The COVID-19 pandemic has propelled a national movement to strengthen domestic supply chains and reshore. Recruitment of the next generation of skilled manufacturing talent is paramount to this effort, but there is a widening gap between the skills needed by industry and the skills of job candidates. There are two leading reasons for the skills gap. First, a lack of recruits. Second, the pace of innovation. For U.S. manufacturing and workforce development, innovation is a game changer.

Young people have a preconceived image of manufacturing careers being dark, dirty, dangerous and disappearing, consistent with the 1950s reality and the impact of decades of offshoring. But conditions have dramatically improved, and much of today’s manufacturing is bright, clean, safe and expanding. To improve the perception of manufacturing and attract more young workers, the industry needs to show that modern manufacturing is a high-skilled, high-tech, high-paying, stable career choice.

Many of today’s manufacturing environments look more like clean rooms, especially facilities that manufacture electronics, pharmaceutical products and medical equipment. Companies are realizing the financial and environmental benefits of investing in new technologies and processes that reduce expenses, maximize profits and boost brand reputations on behalf of workers and consumers.

Eighty-eight percent of industrial businesses are now prioritizing sustainable manufacturing. Sustainability is the management of environmental, social and economic impacts. Reshoring checks all of the sustainability boxes, since it reduces environmental impact, has a positive societal effect, and manufacturing’s high multiplier effect stimulates more economic activity than other sectors. And, a reduced carbon footprint makes a positive difference on employee and community health and safety.


Manufacturing Is Coming Home

Reshoring Initiative data shows that manufacturing jobs created by reshoring and foreign direct investment (FDI) for 2021 are projected to exceed 220,000—38 percent above an excellent 2020 and, by far, the highest yearly number recorded to date. The number of companies reporting new reshoring and FDI is also set for a new annual record: more than 1,800 companies. Manufacturing employment is 3 million higher than would have been predicted just 13 years ago. As manufacturers move production closer to home, they are embracing advanced technologies to boost competitiveness, improve efficiencies, and close the labor cost gap.

Industry 4.0 is transforming work at an unparalleled pace due to rapidly changing technologies like artificial intelligence, advanced robotics and cognitive automation, advanced analytics, and the Internet of things (IoT). Enhancing capabilities through the adoption of innovative technologies will increase efficiency and narrow the manufacturing cost gap with foreign competitors, thus boosting global competitiveness and enabling reshoring.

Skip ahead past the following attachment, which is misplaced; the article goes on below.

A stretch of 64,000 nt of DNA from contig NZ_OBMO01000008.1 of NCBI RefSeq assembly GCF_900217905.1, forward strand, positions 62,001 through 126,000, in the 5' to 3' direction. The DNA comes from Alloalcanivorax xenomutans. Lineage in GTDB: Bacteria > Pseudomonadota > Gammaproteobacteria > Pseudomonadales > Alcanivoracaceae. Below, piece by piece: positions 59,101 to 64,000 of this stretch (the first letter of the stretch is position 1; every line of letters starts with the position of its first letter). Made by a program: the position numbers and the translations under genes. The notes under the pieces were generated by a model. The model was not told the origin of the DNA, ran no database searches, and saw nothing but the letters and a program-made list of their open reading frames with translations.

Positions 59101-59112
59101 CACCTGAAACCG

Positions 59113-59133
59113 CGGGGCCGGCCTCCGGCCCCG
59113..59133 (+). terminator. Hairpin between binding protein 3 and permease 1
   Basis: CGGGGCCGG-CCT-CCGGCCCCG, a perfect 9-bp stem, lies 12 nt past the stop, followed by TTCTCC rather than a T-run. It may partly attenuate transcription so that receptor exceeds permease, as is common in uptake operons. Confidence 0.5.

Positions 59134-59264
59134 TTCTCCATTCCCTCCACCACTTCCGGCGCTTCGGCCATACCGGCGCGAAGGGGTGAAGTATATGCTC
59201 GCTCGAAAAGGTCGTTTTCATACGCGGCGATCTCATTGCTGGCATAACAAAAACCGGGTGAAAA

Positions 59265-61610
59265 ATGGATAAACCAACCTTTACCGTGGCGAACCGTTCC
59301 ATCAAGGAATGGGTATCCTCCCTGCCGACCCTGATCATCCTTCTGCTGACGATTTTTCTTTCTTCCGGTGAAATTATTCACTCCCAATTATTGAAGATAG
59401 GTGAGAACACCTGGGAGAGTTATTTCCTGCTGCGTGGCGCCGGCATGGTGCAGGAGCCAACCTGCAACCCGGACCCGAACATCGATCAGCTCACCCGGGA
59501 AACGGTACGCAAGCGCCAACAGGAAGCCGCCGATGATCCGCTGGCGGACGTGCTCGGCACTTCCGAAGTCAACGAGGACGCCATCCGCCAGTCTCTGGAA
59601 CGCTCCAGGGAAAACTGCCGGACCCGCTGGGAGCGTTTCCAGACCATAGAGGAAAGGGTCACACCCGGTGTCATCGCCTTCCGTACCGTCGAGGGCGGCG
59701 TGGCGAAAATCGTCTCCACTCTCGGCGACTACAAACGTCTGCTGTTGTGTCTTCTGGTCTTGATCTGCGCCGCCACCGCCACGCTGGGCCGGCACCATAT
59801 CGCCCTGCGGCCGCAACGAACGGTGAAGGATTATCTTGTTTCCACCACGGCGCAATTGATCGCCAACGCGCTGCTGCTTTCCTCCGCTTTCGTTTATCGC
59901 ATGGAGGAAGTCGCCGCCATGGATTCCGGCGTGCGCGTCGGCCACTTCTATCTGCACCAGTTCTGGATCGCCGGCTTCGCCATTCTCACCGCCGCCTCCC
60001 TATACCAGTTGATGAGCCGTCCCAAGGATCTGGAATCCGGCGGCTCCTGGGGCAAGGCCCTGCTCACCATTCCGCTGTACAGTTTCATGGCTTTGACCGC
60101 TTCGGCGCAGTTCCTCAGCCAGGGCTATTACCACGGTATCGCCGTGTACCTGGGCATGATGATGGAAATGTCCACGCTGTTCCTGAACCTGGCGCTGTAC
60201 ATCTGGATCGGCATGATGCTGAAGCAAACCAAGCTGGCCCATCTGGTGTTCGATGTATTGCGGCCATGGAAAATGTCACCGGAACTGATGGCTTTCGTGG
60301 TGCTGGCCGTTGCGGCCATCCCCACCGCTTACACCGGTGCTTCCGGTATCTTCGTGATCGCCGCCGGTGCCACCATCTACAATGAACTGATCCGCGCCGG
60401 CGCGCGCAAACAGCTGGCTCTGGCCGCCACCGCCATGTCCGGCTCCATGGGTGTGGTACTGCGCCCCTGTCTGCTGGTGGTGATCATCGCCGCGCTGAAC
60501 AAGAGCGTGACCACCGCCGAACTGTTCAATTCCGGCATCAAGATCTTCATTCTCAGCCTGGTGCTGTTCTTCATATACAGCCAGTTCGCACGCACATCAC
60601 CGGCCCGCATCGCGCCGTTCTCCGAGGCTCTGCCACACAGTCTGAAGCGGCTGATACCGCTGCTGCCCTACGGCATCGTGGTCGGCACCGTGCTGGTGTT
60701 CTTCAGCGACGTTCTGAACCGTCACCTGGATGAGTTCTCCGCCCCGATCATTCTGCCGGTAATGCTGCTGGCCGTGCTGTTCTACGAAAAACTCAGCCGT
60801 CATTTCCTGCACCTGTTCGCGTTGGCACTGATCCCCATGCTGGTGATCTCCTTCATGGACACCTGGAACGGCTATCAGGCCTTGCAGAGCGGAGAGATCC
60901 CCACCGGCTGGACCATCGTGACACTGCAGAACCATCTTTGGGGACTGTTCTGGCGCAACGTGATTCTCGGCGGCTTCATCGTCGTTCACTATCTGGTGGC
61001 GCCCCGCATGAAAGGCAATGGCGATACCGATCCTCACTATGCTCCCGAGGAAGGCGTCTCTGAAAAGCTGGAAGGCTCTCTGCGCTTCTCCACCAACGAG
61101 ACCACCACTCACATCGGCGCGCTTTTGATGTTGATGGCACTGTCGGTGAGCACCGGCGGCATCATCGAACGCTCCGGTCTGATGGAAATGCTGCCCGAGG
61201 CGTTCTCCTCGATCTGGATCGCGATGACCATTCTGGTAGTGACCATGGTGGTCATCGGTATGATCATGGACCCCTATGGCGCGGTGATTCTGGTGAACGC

This is good news, but a global survey reveals that 57 percent of manufacturing leaders say that their organization lacks skilled workers to support digitization initiatives. A Brookings study found that although 44 percent of U.S. jobs required medium-high digital skill levels in 2002, by 2016 it was essential for 70 percent of jobs. To realize the full potential of investments in innovation, manufacturers will need skilled workers for new collar jobs.

Industry 4.0 is improving safety conditions through enhanced training, remote experts, 3D work instructions, augmented reality, real-time monitoring and more. For example, aerospace giant Lockheed Martin has embraced mixed-reality (MR) headsets for training, manufacturing and assembly. Users wear a headset to get both a real and a digital view, enabling them to interact with virtual environments and real objects with their hands. Using the MR technology enabled Lockheed to save time and money. Officials said that since the rollout of the technology, the systems that used it have had “zero failures.” In October 2021, Lockheed opened its third digital factory in Alabama.

The U.S. manufacturing skills gap could result in 2.1 million unfilled jobs by 2030 with a missing jobs cost of $1 trillion in 2030 alone. Here are some Reshoring Initiative resources that can help motivate recruitment:

  • Use our data to demonstrate how reshoring is surging to record highs, making careers stable.
  • Attend an upcoming presentation or watch a recent digital event, such as webinars, podcasts and videos.
  • Get local companies to report their reshoring to our website. Then get local media to report the cases.

We have unlimited control over our domestic competitiveness initiatives and our ability to achieve our ambitions. Let’s collaborate to support advanced manufacturing technologies and skilled workforce development and rebuild the U.S. manufacturing base. For help, call 847-867-1144 or email